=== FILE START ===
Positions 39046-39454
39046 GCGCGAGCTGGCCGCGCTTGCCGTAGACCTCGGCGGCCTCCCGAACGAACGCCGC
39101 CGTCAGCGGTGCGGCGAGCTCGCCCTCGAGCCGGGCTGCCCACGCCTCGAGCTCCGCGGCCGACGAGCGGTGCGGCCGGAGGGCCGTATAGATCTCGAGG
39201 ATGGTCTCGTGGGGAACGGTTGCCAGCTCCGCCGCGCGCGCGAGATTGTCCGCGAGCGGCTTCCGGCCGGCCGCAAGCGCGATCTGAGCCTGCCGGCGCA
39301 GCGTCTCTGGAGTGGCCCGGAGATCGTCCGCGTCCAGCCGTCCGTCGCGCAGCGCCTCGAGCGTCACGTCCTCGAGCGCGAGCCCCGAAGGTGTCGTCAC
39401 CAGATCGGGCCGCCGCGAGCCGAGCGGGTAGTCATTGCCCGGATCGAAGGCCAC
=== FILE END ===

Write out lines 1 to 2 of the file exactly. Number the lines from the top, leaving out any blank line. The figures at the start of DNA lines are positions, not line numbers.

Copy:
Positions 39046-39454
39046 GCGCGAGCTGGCCGCGCTTGCCGTAGACCTCGGCGGCCTCCCGAACGAACGCCGC